Make a phone call to your member of Congress
This article is part of Advocacy Basics: Working with Congress.
This milestone takes things offline and starts making them more personal. Making a phone call to your member of Congress can be an intimidating prospect, but it will be the next step in creating a solid relationship with your legislator and his or her office staff, as well as the next step in building your advocacy muscles.
Tips for a Good First Phone Call
- Determine the reason for your call. It may be best for you to use your first call as a means for getting information or offering a thank you. You can also use this first conversation as a way to get some good preliminary information about your member of Congress. Which aides should you speak with about a particular campaign? When is the next time your legislator will be in town and taking appointments with constituents?
- Do some research and see if you can find a place of connection with your legislator. Use these tools to help:
- Learn how to research your members of Congress with our online training webinar.
- Research your members of Congress from the RESULTS website
- Find websites for your members of Congress: www.house.gov or www.senate.gov, including phone numbers to their Washington offices.
- Find more information at www.congress.org.
- Ask yourself: Where has she taken an action on one of our issues? What are his particular interests and areas of leadership? This could give you an idea of how to form your question or thank you.
- Script out your call. Use the RESULTS EPIC Laser Talk to draft what you will say on the call. Try sure to personalize what you say, if possible; i.e. relate a story about you or someone you know to the issue you are discussing.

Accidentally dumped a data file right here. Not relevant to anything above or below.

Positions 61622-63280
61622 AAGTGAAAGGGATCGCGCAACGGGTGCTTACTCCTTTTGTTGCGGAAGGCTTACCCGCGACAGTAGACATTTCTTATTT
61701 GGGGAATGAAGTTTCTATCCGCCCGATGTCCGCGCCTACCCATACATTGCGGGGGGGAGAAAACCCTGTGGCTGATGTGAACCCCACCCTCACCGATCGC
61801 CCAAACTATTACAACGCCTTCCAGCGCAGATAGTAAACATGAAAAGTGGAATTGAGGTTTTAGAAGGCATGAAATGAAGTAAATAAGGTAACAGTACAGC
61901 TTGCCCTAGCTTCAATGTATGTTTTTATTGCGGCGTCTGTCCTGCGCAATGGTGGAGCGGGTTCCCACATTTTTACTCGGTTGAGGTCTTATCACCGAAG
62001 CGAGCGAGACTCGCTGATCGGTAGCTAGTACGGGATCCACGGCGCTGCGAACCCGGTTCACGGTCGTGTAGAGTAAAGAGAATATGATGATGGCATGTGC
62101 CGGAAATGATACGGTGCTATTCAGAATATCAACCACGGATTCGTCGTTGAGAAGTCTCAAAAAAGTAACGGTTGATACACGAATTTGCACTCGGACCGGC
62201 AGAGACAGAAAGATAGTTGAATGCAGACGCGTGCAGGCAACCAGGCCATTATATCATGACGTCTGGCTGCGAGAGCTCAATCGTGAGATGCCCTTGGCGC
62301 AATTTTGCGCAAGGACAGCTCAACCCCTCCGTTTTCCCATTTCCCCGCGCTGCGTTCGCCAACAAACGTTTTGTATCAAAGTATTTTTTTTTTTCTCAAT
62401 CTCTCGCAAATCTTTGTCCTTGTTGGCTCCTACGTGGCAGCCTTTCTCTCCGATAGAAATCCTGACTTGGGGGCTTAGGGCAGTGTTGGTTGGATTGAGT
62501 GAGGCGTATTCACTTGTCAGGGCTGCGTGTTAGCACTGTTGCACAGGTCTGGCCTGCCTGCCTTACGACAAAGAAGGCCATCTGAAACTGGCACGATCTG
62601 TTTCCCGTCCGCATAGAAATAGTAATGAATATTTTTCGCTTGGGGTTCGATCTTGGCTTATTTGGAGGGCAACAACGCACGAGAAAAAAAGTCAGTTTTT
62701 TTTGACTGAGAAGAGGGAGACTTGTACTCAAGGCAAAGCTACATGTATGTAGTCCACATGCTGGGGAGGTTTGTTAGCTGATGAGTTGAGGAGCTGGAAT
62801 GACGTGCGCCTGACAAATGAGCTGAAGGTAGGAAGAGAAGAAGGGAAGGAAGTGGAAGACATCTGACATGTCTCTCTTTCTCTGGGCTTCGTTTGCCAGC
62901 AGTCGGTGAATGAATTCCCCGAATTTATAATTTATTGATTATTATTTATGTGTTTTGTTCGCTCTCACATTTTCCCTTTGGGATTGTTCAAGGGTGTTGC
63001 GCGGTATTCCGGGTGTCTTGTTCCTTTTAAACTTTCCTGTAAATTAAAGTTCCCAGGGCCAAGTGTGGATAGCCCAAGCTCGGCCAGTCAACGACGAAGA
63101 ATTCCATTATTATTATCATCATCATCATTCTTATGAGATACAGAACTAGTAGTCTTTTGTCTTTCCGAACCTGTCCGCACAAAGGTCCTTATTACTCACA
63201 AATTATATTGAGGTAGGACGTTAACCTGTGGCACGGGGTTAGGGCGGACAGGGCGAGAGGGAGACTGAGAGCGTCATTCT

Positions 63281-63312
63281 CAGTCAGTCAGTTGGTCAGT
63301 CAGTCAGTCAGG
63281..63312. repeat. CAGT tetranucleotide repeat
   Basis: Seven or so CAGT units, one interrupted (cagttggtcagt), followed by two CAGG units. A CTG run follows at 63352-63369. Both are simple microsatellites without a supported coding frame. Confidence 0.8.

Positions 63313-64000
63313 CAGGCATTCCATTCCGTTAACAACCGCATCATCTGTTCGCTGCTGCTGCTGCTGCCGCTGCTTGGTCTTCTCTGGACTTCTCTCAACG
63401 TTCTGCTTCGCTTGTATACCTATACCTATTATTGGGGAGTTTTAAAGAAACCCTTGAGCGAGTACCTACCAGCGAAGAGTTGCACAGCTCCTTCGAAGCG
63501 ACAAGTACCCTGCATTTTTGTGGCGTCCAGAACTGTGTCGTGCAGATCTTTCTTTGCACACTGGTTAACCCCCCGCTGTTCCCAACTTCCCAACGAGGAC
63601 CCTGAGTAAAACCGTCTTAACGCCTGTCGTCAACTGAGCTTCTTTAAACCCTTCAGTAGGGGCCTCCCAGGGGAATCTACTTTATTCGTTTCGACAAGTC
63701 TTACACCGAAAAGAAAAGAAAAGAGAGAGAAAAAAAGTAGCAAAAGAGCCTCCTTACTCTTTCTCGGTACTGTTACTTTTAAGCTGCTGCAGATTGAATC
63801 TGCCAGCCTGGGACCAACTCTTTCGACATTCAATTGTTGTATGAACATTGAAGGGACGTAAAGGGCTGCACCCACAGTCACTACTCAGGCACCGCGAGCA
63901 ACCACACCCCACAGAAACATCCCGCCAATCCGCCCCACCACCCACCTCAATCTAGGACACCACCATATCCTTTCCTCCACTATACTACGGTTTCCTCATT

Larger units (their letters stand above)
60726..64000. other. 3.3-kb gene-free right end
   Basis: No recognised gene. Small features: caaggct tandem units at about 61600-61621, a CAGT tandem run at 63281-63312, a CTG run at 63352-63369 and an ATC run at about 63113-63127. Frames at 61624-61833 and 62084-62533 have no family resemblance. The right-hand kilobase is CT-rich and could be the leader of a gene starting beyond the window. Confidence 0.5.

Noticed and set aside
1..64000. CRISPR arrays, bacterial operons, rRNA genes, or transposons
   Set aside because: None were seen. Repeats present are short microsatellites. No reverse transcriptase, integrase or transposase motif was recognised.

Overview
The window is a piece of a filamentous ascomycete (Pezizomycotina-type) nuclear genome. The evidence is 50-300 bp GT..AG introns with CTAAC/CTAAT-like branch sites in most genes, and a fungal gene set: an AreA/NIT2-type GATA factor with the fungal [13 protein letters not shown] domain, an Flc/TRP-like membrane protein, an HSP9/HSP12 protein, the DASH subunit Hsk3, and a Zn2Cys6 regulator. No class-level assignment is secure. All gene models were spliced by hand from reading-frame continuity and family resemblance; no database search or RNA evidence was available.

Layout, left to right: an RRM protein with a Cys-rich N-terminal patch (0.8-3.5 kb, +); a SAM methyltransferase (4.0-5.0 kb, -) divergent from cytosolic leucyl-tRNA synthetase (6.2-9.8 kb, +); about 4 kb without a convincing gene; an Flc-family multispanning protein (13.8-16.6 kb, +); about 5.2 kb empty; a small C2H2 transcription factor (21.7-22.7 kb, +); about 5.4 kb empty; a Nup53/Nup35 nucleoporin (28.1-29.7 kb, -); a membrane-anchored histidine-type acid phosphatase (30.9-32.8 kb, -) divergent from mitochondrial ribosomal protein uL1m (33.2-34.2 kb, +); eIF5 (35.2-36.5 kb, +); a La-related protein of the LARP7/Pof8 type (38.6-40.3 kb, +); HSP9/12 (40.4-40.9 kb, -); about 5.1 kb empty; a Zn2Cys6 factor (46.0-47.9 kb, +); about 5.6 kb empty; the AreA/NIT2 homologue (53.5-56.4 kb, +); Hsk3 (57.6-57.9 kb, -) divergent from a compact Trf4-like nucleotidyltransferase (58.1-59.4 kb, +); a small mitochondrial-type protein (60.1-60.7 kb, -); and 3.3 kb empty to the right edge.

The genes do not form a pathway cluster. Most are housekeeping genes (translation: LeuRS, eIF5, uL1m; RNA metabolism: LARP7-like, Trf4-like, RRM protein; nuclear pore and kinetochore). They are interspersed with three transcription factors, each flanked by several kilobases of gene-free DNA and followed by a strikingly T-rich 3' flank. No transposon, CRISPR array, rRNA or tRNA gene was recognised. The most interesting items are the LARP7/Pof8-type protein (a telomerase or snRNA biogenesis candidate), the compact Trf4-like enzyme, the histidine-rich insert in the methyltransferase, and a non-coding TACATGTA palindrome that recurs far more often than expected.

- Practice, practice, practice! If you have never made a phone call before, run through the conversation out loud with a partner or by yourself. This will allow you to “hear” things you may not notice from silently reading your script. It will also familiarize yourself with your argument so you feel more comfortable when the real conversation takes place.
- When calling, ask for the aide that works on your issue. If that person is not available, ask if there is someone else you can speak to. Even if it is not the aide you want to speak to, he or she still might be a key person in the office and someone that you may speak to again. You can even ask to directly with the member of Congress, but instances where you speak directly with him/her are rare.
- It’s OK to be nervous. Even the most seasoned advocates still get nervous making calls to Congress. The key is making that first phone call. Even if your first call is to the receptionist for your member of Congress urging a yes or no vote on a particular piece of legislation, that is an important first step. Just like everything in life, the more you do it, the better and more confident you will get.